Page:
School-based cavity prevention programs targeting students in need have the potential to improve children's oral health while reducing health disparities and the cost of care, according to the authors.
"This school-based comprehensive caries prevention program was associated with substantial reductions in children's untreated caries, supporting the concept of expanding traditional practices to include office- and community-based aerosol-free care," wrote the group, led by Dr. Richard Niederman, professor and chair of the department of epidemiology and health promotion at New York University College of Dentistry (JADA, March 2021, Vol. 152:3, pp. 224-233).
Students receive oral care via a school-based dental program. Image courtesy of NYU Photo Bureau.
The prevalence of cavities in children worldwide exceeds 30% and has not changed much in the past 30 years, the authors noted. Approximately one in five elementary school students has a minimum of one untreated cavity. School-based caries prevention programs have been shown to help those who do not have access to dental care or who experience other socioeconomic challenges.
In the study, the researchers aimed to show that complete school-based dental care can be clinically effective and eliminate barriers to treatment. Between 2004 and 2010, they conducted a caries prevention program in which dental hygienists provided free dental care to 6,927 students at 33 public elementary schools located in suburban, urban, and rural Massachusetts. The schools were Title I institutions, a U.S. Department of Education designation, where at least 50% of the students receive free or reduced-cost lunches.
The children who participated in the study were between the ages of 5 and 12. The research was supported by the U.S. National Institute on Minority Health and Health Disparities, DentaQuest, the Bingham Trust, the Massachusetts Legislature, and the American Dental Trade Alliance.
During twice-per-year visits, the children in the study had their teeth examined and received treatment such as fluoride varnish, sealants, and minimally invasive fillings to stabilize cavities without drilling. Also, hygienists explained good oral hygiene habits and referred students with more complex dental needs to community dentists.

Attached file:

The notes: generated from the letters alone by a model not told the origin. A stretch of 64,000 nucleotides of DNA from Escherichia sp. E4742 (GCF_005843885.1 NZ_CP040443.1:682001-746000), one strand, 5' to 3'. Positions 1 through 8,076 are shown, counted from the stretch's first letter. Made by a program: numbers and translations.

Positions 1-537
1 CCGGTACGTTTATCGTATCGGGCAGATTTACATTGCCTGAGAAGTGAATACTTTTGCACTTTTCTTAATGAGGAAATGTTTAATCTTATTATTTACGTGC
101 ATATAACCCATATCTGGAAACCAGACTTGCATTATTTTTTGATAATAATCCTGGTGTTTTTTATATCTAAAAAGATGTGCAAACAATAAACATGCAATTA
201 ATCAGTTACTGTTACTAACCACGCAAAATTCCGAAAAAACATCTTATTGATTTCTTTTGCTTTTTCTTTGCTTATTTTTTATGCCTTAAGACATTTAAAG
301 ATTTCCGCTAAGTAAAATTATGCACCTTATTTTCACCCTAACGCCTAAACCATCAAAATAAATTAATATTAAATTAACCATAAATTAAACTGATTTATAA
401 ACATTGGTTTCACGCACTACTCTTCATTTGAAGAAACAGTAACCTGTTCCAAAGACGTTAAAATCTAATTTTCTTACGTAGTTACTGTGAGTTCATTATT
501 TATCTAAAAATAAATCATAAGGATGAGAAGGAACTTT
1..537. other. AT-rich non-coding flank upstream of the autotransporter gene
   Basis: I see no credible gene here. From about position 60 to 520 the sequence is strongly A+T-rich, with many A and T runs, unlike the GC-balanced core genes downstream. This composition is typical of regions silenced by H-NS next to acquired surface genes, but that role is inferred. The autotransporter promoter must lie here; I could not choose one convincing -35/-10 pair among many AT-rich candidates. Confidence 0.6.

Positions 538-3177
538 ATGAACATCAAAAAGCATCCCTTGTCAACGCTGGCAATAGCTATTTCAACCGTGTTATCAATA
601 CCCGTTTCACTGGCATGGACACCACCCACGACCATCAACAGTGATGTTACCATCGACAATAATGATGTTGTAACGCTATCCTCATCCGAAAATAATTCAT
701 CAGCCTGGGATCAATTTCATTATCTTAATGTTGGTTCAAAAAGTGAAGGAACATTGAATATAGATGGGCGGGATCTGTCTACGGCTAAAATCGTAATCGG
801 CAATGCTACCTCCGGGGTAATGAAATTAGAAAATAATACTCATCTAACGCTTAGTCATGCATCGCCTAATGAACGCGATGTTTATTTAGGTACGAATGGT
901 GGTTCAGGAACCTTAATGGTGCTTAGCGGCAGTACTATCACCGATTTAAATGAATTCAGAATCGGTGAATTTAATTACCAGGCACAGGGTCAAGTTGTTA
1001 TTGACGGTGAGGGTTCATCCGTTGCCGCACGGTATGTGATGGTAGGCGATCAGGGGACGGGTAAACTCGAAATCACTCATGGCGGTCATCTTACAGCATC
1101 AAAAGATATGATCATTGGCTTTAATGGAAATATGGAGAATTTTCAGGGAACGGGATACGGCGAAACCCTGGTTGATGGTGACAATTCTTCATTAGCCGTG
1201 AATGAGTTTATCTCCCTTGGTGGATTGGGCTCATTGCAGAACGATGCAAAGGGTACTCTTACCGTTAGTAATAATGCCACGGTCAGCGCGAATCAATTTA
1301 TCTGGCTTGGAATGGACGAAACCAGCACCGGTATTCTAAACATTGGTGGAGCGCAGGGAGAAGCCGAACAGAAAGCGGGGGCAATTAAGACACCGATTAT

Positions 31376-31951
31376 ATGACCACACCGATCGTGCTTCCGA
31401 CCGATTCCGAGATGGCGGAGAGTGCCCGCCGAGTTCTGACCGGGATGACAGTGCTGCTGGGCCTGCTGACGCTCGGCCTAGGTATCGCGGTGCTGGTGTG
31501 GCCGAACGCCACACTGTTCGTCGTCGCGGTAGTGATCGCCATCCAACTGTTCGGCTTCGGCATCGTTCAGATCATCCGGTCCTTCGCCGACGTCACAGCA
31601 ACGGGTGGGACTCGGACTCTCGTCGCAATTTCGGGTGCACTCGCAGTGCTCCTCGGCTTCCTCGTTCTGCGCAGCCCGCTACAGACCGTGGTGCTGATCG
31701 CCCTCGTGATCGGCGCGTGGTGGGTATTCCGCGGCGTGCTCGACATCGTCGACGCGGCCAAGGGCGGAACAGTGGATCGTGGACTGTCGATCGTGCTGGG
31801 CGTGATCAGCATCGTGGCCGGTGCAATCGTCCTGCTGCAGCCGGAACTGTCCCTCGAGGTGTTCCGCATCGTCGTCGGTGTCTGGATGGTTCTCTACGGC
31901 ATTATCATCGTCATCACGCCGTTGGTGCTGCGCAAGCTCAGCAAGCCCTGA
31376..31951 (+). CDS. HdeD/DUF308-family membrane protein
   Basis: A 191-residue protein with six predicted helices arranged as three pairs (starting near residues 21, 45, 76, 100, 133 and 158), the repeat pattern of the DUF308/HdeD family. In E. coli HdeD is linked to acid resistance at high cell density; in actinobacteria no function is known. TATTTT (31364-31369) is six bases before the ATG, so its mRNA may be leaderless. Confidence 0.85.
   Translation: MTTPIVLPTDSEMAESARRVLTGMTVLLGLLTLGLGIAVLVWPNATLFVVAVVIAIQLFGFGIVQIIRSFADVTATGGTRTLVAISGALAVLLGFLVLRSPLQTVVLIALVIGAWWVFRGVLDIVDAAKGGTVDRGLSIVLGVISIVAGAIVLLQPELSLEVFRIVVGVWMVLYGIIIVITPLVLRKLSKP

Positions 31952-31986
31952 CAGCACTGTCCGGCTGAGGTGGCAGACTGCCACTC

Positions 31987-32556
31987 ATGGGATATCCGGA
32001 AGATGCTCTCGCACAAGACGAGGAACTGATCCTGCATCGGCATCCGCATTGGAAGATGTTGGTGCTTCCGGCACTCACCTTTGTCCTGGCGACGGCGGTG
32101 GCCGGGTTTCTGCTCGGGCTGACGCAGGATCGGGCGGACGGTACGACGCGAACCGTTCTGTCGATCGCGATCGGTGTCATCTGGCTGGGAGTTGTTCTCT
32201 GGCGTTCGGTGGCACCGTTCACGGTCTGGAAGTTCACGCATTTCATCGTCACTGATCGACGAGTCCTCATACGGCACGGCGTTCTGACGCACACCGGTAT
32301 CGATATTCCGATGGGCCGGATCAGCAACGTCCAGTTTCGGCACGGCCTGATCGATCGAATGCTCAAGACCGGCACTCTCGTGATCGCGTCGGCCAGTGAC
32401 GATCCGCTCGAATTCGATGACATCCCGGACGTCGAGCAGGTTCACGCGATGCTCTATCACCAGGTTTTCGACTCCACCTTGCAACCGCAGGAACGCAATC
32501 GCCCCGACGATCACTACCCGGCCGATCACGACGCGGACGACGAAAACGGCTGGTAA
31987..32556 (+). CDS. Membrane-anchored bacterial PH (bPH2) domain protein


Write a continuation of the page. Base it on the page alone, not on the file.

Niederman and colleagues estimated the change in prevalence of untreated caries over time. Students from the six schools initially enrolled in the study were followed by the researchers for up to five years. Those from 27 schools that were enrolled later were followed for up to three years.
Children in the program experienced a more than 50% reduction in untreated cavities in baby and permanent teeth after six visits. The prevalence of untreated cavities in students from the initial six schools dropped from 39% to 18%. In the second group of schools, prevalence fell from 28% to 10%, the researchers found.
Though the evidence suggests that in-school caries prevention programs benefit children's oral health, a limitation of the study was that it did not include a control group of children who did not receive care, they noted.
Regardless, state-sponsored programs are valuable, especially for those who experience challenges in accessing dental care, the authors concluded.
"This 50% reduction is a change that ... would be unlikely in the absence of school-based caries prevention," they wrote.
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